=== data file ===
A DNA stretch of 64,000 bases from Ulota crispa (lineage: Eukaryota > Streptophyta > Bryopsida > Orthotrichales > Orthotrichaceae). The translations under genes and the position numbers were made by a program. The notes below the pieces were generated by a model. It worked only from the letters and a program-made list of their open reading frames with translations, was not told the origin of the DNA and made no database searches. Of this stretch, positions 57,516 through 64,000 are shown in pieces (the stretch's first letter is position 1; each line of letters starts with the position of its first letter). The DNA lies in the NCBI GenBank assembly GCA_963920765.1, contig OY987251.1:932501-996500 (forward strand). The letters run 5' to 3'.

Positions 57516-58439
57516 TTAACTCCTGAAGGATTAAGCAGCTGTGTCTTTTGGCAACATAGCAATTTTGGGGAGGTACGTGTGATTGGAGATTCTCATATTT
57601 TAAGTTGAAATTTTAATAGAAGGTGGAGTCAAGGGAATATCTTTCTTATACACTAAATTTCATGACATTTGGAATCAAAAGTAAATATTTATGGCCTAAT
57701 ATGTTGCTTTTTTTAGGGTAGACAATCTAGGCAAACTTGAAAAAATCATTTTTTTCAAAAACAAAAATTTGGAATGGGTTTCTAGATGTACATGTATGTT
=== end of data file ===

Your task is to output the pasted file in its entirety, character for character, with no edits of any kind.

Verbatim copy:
A DNA stretch of 64,000 bases from Ulota crispa (lineage: Eukaryota > Streptophyta > Bryopsida > Orthotrichales > Orthotrichaceae). The translations under genes and the position numbers were made by a program. The notes below the pieces were generated by a model. It worked only from the letters and a program-made list of their open reading frames with translations, was not told the origin of the DNA and made no database searches. Of this stretch, positions 57,516 through 64,000 are shown in pieces (the stretch's first letter is position 1; each line of letters starts with the position of its first letter). The DNA lies in the NCBI GenBank assembly GCA_963920765.1, contig OY987251.1:932501-996500 (forward strand). The letters run 5' to 3'.

Positions 57516-58439
57516 TTAACTCCTGAAGGATTAAGCAGCTGTGTCTTTTGGCAACATAGCAATTTTGGGGAGGTACGTGTGATTGGAGATTCTCATATTT
57601 TAAGTTGAAATTTTAATAGAAGGTGGAGTCAAGGGAATATCTTTCTTATACACTAAATTTCATGACATTTGGAATCAAAAGTAAATATTTATGGCCTAAT
57701 ATGTTGCTTTTTTTAGGGTAGACAATCTAGGCAAACTTGAAAAAATCATTTTTTTCAAAAACAAAAATTTGGAATGGGTTTCTAGATGTACATGTATGTT